Figure 4. (A) Dihydroethidium (DHE) fluorescence staining (a1–a6), (B) 8-hydroxyguanine (8OHG) (b1–b6), and (C) 4-hydroxy-2-nonenal (4HNE) immunohistochemistry (c1–c6) in the CA1 area of the vehicle-treated groups (upper panels) and PYC-treated groups (lower panels) at sham (a1–c1,a4–c4), 2 days (a2–c2,a5–c5), and 5 days (a3–c3,a5–c5) after TFI. In the PYC/TFI group, DHE fluorescence intensity, 8OHG, and 4HNE immunoreactivities in CA1 pyramidal cells (asterisks) at 2 days after TFI are significantly lower than those in the vehicle/TFI group. Scale bar = 10 μm. (D)–(F) Quantitative analyses of DHE fluorescence intensity (D), 8OHG immunoreactivity (E), and 4HNE immunoreactivity (F) in CA1 pyramidal cells. The bars indicate the means ± SEM (n = 7/group; * p < 0.05, ** p < 0.01, *** p < 0.001 vs. each sham group, ### p < 0.001 vs. corresponding vehicle-treated group).
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Figure 5. (A) SOD1 (a1–a6), (B) SOD2 (b1–b6), and (C) catalase (CAT) (c1–c6) immunohistochemistry in the CA1 area of the vehicle-treated group (upper panels) and PYC-treated group (lower panels) at sham (a1–c1, a4–c4), 2 days (a2–c2,a5–c5), and 5 days (a3–c3,a5–c5) after TFI. In the PYC/sham and PYC/TFI groups, SOD1, SOD2, and CAT immunoreactivity in CA1 pyramidal cells (asterisks) is significantly increased compared to that in the corresponding vehicle-treated group. Scale bar = 10 μm. (D)–(F) Quantitative analyses of SOD1 (D), SOD2 (E), and CAT (F) immunoreactivity in CA1 pyramidal cells. The bars indicate the means ± SEM (n = 7/group; * p < 0.05, ** p < 0.01, *** p < 0.001 vs. each sham group; ### p < 0.001 vs. corresponding vehicle-treated group).
Figure 5. (A) SOD1 (a1–a6), (B) SOD2 (b1–b6), and (C) catalase (CAT) (c1–c6) immunohistochemistry in the CA1 area of the vehicle-treated group (upper panels) and PYC-treated group (lower panels) at sham (a1–c1, a4–c4), 2 days (a2–c2,a5–c5), and 5 days (a3–c3,a5–c5) after TFI. In the PYC/sham and PYC/TFI groups, SOD1, SOD2, and CAT immunoreactivity in CA1 pyramidal cells (asterisks) is significantly increased compared to that in the corresponding vehicle-treated group. Scale bar = 10 μm. (D)–(F) Quantitative analyses of SOD1 (D), SOD2 (E), and CAT (F) immunoreactivity in CA1 pyramidal cells. The bars indicate the means ± SEM (n = 7/group; * p < 0.05, ** p < 0.01, *** p < 0.001 vs. each sham group; ### p < 0.001 vs. corresponding vehicle-treated group).
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Figure 6. (A) DHE fluorescence (a1–a6) in the CA1 area of the vehicle-treated (left column), PYC-treated (middle column) and PYC/sodium azide (SA)-treated (right column) group at 5 days after sham (upper panels) and TFI (lower panels). In the PYC/TFI group, DHE fluorescence intensity is significantly weaker than that in the vehicle/TFI group. However, in the PYC/SA/TFI group, DHE fluorescence intensity is similar to that in the vehicle/TFI group. Scale bar = 10 μm. (B) Quantitative analysis of DHE fluorescence intensity in CA1 pyramidal cells. The bars indicate the means ± SEM (n = 7/group; *** p < 0.001 vs. each sham group, ### p < 0.001 vs. corresponding vehicle-treated group, †††; p < 0.001 vs. corresponding PYC-treated group).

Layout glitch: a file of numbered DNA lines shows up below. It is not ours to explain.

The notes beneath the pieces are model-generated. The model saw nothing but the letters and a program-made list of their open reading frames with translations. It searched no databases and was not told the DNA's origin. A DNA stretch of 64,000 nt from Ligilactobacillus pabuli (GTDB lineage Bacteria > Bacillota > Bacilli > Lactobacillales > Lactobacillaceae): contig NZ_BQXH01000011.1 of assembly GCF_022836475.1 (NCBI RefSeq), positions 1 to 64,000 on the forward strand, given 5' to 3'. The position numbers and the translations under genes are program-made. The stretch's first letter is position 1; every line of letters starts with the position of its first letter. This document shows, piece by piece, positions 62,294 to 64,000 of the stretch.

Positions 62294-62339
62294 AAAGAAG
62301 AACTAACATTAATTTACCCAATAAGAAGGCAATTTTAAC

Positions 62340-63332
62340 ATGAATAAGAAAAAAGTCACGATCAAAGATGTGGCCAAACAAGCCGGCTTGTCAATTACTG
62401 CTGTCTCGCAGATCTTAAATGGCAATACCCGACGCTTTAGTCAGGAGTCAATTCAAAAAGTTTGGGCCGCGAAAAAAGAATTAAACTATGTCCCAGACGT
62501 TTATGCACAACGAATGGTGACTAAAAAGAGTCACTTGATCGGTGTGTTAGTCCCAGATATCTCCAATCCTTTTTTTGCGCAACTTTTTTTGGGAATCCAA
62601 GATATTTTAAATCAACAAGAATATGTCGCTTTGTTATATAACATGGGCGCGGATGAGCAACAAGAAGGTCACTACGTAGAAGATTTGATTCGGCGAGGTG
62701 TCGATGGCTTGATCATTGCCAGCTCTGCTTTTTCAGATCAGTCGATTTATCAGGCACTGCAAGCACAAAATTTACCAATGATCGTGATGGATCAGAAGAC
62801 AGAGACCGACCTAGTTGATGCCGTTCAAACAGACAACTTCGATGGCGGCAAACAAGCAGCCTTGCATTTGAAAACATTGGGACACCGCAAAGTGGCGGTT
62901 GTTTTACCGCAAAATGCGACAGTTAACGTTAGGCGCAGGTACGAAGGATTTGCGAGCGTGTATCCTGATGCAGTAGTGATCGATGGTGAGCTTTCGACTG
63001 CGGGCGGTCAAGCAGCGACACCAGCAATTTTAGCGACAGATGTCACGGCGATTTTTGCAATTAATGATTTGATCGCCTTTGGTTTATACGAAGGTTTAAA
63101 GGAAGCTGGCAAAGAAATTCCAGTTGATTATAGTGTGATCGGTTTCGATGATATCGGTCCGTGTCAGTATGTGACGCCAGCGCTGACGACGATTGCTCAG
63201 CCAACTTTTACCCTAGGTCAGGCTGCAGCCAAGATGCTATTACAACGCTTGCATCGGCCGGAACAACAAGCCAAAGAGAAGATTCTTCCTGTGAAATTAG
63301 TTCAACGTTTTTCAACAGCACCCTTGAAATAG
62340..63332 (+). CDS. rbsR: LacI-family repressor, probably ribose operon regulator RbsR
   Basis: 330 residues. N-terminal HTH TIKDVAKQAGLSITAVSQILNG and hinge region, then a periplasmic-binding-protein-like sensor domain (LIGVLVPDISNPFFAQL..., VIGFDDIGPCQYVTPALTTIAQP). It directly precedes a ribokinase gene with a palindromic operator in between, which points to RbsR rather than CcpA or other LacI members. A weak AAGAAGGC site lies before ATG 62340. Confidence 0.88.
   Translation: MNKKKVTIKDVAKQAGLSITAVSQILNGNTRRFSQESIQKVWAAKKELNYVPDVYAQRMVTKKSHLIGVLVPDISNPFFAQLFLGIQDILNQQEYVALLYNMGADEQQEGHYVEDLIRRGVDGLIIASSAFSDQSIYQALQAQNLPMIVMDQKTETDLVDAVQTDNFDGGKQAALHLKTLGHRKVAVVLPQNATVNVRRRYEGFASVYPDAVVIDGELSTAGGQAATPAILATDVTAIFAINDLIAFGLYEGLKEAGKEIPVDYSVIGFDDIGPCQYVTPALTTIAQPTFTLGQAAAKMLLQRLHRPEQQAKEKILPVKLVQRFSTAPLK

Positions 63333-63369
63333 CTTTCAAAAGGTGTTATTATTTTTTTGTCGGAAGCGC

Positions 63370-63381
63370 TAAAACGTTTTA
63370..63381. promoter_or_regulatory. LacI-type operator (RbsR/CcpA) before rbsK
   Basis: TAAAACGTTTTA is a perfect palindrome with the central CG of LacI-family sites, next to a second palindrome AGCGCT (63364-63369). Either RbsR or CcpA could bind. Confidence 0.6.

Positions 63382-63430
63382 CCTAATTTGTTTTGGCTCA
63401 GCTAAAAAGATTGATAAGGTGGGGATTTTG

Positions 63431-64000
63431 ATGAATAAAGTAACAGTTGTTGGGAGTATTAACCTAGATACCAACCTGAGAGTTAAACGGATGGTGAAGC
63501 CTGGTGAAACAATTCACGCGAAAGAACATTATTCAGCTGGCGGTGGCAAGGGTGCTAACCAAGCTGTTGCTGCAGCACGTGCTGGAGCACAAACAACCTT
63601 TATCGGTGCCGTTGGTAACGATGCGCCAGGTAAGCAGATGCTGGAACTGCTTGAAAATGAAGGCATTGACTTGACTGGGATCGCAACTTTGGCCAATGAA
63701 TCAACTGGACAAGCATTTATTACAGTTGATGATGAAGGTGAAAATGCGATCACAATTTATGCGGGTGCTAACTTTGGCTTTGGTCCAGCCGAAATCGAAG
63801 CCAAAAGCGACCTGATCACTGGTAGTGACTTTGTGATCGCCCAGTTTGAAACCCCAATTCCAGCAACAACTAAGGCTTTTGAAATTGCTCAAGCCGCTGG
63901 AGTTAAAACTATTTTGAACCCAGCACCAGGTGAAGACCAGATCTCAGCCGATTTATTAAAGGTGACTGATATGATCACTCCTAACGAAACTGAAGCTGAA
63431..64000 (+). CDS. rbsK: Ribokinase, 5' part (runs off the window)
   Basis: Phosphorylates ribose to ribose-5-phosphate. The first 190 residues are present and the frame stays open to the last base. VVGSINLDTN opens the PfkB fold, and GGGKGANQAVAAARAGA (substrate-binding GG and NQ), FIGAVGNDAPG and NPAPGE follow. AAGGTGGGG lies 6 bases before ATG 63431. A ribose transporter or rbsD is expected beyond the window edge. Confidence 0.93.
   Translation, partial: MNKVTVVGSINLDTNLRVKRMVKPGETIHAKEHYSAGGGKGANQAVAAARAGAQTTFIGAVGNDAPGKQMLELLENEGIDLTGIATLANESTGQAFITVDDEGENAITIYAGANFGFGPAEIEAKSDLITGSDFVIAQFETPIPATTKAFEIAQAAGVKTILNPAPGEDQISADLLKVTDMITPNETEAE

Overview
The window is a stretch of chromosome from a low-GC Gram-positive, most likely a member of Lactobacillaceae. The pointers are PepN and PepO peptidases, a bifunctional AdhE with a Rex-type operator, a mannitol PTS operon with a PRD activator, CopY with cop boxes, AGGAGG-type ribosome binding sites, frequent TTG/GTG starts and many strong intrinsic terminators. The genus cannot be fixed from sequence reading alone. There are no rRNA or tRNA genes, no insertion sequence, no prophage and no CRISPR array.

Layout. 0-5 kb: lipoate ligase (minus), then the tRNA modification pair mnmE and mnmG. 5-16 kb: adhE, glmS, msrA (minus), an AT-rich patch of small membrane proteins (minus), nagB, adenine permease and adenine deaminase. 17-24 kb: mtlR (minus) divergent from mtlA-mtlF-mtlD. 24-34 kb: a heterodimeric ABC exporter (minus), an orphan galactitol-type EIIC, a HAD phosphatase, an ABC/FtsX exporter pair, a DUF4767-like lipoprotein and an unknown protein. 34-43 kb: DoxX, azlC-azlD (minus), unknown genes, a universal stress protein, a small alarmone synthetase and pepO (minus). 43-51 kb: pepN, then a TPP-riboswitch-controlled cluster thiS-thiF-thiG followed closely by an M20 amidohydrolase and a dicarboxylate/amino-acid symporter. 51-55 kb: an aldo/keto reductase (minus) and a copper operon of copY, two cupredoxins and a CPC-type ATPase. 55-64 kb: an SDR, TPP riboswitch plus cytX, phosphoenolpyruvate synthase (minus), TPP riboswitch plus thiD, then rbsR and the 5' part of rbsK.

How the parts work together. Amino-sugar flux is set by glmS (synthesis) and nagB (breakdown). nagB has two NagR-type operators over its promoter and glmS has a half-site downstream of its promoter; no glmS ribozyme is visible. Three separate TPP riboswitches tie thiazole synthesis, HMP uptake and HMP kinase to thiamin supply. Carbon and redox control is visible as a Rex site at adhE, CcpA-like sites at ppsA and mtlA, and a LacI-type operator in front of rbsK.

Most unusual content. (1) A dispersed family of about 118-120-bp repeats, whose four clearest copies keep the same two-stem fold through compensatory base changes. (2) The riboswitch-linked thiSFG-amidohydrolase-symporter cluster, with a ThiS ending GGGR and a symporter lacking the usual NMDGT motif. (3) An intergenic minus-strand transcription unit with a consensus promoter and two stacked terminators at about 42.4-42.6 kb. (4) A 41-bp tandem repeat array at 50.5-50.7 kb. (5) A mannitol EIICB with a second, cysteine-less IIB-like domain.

Figure 6. (A) DHE fluorescence (a1–a6) in the CA1 area of the vehicle-treated (left column), PYC-treated (middle column) and PYC/sodium azide (SA)-treated (right column) group at 5 days after sham (upper panels) and TFI (lower panels). In the PYC/TFI group, DHE fluorescence intensity is significantly weaker than that in the vehicle/TFI group. However, in the PYC/SA/TFI group, DHE fluorescence intensity is similar to that in the vehicle/TFI group. Scale bar = 10 μm. (B) Quantitative analysis of DHE fluorescence intensity in CA1 pyramidal cells. The bars indicate the means ± SEM (n = 7/group; *** p < 0.001 vs. each sham group, ### p < 0.001 vs. corresponding vehicle-treated group, †††; p < 0.001 vs. corresponding PYC-treated group).
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Figure 7. (A) NeuN immunohistochemistry (a1–a4) and F-J B histofluorescence staining (b1–b4) in the CA1 area of the PYC/sham (a1,b1), PYC/SA/sham (a2,b2), PYC/TFI (a3,b3), and PYC/SA/TFI (a4,b4) groups at 5 days after TFI. In the PYC/SA/TFI group, a few NeuN+ CA1 pyramidal cells (arrows) and many F-J B+ CA1 pyramidal cells (asterisk) are observed. SO, stratum oriens; SP, stratum pyramidale; SR, stratum radiatum. Scale bar = 10 μm. (B,C) The mean numbers of NeuN+ (B) and F-J B+ cells (C) in the CA1 area. The bars indicate the means ± SEM (n = 7/group, *** p < 0.001 vs. PYC/sham group, ### p < 0.001 vs. PYC/TFI group).
Figure 7. (A) NeuN immunohistochemistry (a1–a4) and F-J B histofluorescence staining (b1–b4) in the CA1 area of the PYC/sham (a1,b1), PYC/SA/sham (a2,b2), PYC/TFI (a3,b3), and PYC/SA/TFI (a4,b4) groups at 5 days after TFI. In the PYC/SA/TFI group, a few NeuN+ CA1 pyramidal cells (arrows) and many F-J B+ CA1 pyramidal cells (asterisk) are observed. SO, stratum oriens; SP, stratum pyramidale; SR, stratum radiatum. Scale bar = 10 μm. (B,C) The mean numbers of NeuN+ (B) and F-J B+ cells (C) in the CA1 area. The bars indicate the means ± SEM (n = 7/group, *** p < 0.001 vs. PYC/sham group, ### p < 0.001 vs. PYC/TFI group).
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Table 1. Composition of Pycnogenol® (PYC).
Table 1. Composition of Pycnogenol® (PYC).
Phenolic CompoundsPhenolic acidsBenzoic acidp-Hydroxybenzoic acid
protocatechic acid
Vanilic acid
Gallic acid
Cinnamic acid
p-Cumaric acid
Caffeic acid
Ferulic acid
CatechinProcyanidinMajor component
(70 ± 5% of standardized procyanidins)
Epicatechin
TaxifolinTaxifolin glucoside
Inorganic Ionscalcium, potassium, iron, manganese, zinc, copper, selenium